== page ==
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Manufacturers, Exporters, Wholesalers - Global trade starts here.
Airlines to Raise Fuel Surcharges on Int'l Flights

China's three major airlines will raise fuel surcharges on international flights from next week.


The increase, due to start after October 1, will vary depending on the destination and airline.


There are conflicting views on the increase in that some travel agents believe the increase should affect overseas tour packages only after the week-long National Day holiday which starts tomorrow, while ticket agencies in Beijing say that airlines have already started charging higher levies on jet fuel.


"The surcharge per passenger for a round trip to Europe has been increased by 200 to 300 yuan (US$25-37) starting from today," according to Beijing ticket agent He Hua.


According to He, the surcharge for a Beijing-Moscow return ticket with Air China was 1,297 yuan (US$162) on Friday, an increase of 361 yuan (US$45) from the day before.


But the airline has not increased the surcharge on flights to Bangkok.


Also raising surcharges are China Eastern and China Southern. And US carrier Northwest Airlines has done so for flights from Beijing to Tokyo.


"The surcharge for flights to Tokyo will increase by US$30-40, which is a factor we cannot overlook nowadays as the whole industry is seeing lower profit levels," said Lin Kang, who works with China International Travel Service.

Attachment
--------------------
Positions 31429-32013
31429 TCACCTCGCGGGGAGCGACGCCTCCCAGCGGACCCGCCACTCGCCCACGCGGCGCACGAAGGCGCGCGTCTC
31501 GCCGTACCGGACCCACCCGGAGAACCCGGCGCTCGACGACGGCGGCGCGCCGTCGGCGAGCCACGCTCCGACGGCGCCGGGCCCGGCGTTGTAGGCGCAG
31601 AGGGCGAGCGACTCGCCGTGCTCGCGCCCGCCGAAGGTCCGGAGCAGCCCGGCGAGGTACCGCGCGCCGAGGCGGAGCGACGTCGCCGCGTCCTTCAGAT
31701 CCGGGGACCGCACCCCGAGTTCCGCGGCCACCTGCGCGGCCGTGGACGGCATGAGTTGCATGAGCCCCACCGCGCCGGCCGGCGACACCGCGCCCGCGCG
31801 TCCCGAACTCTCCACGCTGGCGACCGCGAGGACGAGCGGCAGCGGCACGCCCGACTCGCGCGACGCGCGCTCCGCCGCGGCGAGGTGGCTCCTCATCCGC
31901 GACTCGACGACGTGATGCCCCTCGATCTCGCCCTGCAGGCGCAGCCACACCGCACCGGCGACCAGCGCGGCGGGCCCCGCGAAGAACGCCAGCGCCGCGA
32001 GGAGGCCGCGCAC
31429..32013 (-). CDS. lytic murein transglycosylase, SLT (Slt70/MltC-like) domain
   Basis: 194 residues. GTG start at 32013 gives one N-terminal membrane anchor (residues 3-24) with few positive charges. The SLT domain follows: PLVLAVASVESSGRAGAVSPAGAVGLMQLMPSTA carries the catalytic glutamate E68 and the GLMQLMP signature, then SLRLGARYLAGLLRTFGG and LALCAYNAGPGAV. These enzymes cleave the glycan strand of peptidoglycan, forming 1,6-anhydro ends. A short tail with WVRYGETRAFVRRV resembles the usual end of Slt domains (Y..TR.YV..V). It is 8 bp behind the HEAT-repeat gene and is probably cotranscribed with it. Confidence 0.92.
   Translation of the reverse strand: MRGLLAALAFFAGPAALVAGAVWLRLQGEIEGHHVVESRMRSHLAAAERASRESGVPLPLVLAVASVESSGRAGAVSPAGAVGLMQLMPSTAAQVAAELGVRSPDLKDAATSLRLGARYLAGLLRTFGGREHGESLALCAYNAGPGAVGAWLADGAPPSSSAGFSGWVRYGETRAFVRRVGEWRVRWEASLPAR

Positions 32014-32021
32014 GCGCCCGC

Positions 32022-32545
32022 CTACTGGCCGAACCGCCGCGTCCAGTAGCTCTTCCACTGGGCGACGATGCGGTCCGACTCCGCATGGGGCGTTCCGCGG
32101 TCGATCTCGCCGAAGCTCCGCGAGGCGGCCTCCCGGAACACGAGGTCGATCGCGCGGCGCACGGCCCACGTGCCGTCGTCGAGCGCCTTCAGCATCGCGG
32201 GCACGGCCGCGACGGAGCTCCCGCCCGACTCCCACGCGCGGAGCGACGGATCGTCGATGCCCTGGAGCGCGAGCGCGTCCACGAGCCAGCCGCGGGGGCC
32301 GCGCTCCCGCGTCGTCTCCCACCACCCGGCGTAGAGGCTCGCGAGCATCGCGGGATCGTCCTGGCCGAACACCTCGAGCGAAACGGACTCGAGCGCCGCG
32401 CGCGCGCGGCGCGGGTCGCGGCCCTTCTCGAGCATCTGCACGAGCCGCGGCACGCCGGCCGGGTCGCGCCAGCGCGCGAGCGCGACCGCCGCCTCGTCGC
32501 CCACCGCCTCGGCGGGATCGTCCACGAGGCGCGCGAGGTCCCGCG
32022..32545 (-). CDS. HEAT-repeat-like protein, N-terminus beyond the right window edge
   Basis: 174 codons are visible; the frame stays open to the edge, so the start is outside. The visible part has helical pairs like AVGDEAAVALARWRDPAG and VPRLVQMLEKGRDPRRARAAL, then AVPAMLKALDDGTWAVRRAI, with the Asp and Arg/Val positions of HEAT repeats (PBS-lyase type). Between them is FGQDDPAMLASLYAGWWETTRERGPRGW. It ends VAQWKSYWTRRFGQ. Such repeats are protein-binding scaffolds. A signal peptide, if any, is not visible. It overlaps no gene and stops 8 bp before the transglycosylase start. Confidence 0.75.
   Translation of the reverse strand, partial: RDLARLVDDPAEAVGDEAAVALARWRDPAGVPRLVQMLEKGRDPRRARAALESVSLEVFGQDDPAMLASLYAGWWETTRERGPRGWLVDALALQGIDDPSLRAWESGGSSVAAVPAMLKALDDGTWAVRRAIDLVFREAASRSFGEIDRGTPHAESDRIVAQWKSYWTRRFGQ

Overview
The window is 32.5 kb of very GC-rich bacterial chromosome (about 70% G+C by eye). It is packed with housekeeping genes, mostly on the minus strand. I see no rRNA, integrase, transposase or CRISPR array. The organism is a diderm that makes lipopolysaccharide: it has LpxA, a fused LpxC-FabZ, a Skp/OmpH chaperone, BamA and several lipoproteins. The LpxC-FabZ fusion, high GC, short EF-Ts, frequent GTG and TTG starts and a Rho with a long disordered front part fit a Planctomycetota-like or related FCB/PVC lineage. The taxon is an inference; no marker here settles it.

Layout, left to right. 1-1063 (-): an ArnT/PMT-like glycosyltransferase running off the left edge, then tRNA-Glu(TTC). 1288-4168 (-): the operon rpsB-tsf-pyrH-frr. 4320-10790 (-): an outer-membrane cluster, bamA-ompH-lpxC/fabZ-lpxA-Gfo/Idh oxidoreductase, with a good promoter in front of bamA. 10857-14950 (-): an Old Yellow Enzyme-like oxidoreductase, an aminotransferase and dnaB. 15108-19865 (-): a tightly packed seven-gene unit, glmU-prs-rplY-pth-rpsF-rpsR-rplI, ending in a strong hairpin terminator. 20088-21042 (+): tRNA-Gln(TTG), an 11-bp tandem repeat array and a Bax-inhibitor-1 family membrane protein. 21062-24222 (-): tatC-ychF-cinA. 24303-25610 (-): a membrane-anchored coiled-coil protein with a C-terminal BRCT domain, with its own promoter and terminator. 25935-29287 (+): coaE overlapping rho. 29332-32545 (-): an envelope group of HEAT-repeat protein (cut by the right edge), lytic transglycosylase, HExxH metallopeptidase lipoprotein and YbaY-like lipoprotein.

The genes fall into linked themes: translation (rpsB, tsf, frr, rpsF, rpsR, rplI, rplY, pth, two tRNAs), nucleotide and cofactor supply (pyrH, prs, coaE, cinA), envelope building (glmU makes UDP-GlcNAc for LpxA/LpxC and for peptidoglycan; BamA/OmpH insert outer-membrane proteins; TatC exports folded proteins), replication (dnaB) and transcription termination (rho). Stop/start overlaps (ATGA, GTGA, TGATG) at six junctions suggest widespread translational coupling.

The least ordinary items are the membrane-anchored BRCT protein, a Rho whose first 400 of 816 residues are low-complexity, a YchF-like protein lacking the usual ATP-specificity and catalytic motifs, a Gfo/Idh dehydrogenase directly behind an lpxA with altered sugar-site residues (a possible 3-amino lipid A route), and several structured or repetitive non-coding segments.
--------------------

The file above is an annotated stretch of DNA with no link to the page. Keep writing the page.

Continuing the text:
Tickets to East or South Asia typically cost about 4,000 yuan (US$500), and at least 10,000 yuan (US$1,250) to Europe and America.


Citing soaring international oil prices, China’s civil aviation regulator has already raised the surcharge on domestic flights twice this year. The surcharge for every passenger who flies less than 800 kilometers is now 60 yuan (US7.5), double the previous 30 yuan (US$3.7). For longer flights, the surcharge is 100 yuan (US$12.5), up from 60 yuan (US$7.5).


The surcharge for international flights is decided by the airlines themselves, not the regulator. But since most mainland airlines posted losses in the first half of this year, largely due to surging fuel prices, airlines are expected to use the new surcharges to try to boost profits.


(China Daily September 30, 2006)


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